Guest Blogger Pat Tyler: About writing, a writer, and freewriting workshops
For me, writing is like a shot in the arm. When I write alone, my mind becomes infused with new ideas. When I write with others, I’m included in a circle of writers who inspire me, enlighten me, challenge me, beckon me to take up the gauntlet, put on the gloves, step away from the ropes, dance my strategic dance of words, and punch my critic until he stays down at the count of ten, knocked out by my knuckle-punch of powerful, gutsy words.
In recent years I became interested in publishing, but I soon learned that it’s not publishing that makes a writer – it’s writing that makes a writer.
It may sound over-simplified, but I know this for sure: it’s the physical act of placing pen to paper and refusing to remove it until blood seeps from my pores and I’ve said something – hopefully something important. That’s what makes a writer.
I’ve learned that if some particular subject is important to me, it can be, and probably will be, important to somebody else – perhaps lots of somebodies.
But physically writing is only part of the writerly equation. Other factors include reading my words aloud, and listening to the words my fellow writers have written. We write to be heard.
When I first attended Marlene Cullen’s Jumpstart writing workshop in Petaluma, CA, I had hoped to carve some publishing notches into my writer’s gun barrel. I wanted to review and edit pieces that had sprouted cobwebs at the back of my musty, dusty filing cabinet. But that didn’t happen. What did happen was far different from what I’d expected.
Jumpstart wasn’t a spit-and-polish workshop. There were other times and places to spit- and-polish my words. This was a bim-bam-thank-you-mam workshop; the kind I love most.
In Jumpstart, our simple outpourings of heartfelt thoughts, glimpsed moments from the past, glimmers of future dreams, sprinkles of laughter and tears, and tidbits of joy and sorrow were freely shared, but with one caveat; they were not to be shared outside the classroom. [Note from Marlene: It’s fine for writers to share their own work; but not discuss the writing of the other participants outside of the workshop group.]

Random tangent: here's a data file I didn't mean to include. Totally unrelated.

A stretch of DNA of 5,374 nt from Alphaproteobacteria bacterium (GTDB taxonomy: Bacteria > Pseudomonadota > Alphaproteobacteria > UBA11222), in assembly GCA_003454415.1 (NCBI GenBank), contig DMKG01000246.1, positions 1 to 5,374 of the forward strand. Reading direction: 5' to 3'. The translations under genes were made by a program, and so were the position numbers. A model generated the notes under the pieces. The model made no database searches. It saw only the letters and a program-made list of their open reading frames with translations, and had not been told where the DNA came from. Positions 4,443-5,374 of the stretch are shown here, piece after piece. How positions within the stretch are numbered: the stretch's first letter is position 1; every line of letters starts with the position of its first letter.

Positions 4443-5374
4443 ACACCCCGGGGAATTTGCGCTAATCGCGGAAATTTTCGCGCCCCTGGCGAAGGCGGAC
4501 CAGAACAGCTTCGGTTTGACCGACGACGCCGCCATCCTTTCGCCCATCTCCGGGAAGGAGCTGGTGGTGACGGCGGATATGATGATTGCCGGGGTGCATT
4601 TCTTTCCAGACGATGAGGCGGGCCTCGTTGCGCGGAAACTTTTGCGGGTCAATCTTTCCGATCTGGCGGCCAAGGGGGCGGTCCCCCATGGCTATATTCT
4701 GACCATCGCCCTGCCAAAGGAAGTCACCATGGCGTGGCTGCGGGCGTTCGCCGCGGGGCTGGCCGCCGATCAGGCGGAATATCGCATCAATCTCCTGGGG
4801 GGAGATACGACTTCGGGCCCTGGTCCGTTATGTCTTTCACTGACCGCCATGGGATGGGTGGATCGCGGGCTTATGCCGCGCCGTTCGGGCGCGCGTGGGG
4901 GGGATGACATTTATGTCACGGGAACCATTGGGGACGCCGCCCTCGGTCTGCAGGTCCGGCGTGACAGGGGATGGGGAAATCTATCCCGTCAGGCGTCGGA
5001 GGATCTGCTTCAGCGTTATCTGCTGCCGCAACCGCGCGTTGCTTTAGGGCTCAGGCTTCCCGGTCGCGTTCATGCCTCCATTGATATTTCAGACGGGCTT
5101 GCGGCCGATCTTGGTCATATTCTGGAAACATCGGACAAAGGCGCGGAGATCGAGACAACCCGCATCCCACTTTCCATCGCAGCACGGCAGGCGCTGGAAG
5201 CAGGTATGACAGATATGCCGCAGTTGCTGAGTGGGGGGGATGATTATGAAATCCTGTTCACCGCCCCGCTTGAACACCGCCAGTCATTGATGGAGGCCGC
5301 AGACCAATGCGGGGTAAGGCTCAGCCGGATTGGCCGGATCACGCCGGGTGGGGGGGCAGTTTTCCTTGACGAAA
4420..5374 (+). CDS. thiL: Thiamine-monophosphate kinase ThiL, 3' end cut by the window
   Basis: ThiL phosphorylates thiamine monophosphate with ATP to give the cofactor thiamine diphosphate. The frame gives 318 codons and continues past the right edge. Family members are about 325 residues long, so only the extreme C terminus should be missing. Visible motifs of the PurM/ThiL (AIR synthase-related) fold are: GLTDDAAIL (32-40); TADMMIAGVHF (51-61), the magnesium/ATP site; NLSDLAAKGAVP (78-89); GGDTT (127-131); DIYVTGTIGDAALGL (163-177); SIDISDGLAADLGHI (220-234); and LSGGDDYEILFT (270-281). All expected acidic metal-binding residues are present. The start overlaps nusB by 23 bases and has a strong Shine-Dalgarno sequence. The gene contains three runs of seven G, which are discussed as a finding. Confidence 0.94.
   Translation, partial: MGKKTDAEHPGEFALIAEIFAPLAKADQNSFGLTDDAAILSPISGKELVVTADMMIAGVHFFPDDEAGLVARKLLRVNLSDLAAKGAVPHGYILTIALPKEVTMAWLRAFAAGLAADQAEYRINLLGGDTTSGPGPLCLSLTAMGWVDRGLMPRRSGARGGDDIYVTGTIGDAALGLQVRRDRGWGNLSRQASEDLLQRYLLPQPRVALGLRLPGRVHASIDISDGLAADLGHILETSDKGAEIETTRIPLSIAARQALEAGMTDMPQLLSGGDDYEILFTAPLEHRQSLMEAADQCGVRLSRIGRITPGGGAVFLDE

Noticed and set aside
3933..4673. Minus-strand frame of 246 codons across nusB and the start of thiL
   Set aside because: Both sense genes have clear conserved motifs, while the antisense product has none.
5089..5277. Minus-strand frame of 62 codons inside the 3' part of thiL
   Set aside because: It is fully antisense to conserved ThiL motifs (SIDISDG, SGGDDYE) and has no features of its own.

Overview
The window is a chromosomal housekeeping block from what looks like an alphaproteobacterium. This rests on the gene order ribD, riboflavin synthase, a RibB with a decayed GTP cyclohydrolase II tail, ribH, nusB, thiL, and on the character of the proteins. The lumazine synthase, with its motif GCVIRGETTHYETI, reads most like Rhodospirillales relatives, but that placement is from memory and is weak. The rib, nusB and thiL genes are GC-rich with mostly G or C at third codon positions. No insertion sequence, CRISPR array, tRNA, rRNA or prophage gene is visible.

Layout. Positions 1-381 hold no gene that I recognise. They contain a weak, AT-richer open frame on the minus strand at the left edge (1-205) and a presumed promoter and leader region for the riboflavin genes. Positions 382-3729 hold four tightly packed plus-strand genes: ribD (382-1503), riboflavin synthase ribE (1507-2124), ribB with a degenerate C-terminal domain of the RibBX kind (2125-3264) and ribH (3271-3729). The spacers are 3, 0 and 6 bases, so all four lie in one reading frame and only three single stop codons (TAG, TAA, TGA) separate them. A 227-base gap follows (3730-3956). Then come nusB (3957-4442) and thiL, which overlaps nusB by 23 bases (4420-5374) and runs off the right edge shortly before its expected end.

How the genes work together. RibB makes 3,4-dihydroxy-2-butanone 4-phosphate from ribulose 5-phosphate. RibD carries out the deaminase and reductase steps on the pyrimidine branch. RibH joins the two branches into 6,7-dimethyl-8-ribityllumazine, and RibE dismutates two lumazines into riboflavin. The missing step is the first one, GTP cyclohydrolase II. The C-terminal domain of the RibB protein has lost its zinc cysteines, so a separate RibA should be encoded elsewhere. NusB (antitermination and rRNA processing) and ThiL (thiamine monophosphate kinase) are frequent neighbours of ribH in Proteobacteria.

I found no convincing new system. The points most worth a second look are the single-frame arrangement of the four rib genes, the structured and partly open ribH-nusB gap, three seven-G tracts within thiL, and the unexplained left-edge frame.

After participating in Jumpstart, I created a similar freewriting class called Quick Start, in Rohnert Park, CA, closer to my home in Cotati. Different venue. Different participants. But the same enthusiasm and appreciation for sharing each other’s words in a safe environment.
I have enjoyed the experience of seeing my polished prose appear in several publications during my lengthy writing life. However, the writing I still enjoy most is the rough, raw, beginning of a new writing-in-progress. Like a newborn infant, each new writing must be cleaned up, severed from its umbilical cord, and nurtured toward maturity where it can finally stand on its own, ready to compete in the writing world.
But until my work is ready, I’ll just take another deep breath and keep writing my words. When I’m finished I’d like to read them to you. Then I’d like to hear what you’ve written. I’m hoping our words will increase and multiply, much like the family of writers who wrote them.
At 81, Pat Tyler continues to be warm, vertical, reading, writing, publishing short works, self-publishing long works, painting, crafting, and most of all – retired! (on the only quiet corner in Cotati, CA)
Pat received her Master of Arts degree from Sonoma State University. Pat’s writing has been published in Good Housekeeping Magazine, Fate Magazine, and numerous anthologies. She is an award winner of four Writers Digest Competitions. Pat Tyler is the author of The Impossible Promise and her memoir, 2014 Moments Remembered. Pat’s next novel, Forgive Us Our Trespasses, will be available in 2016.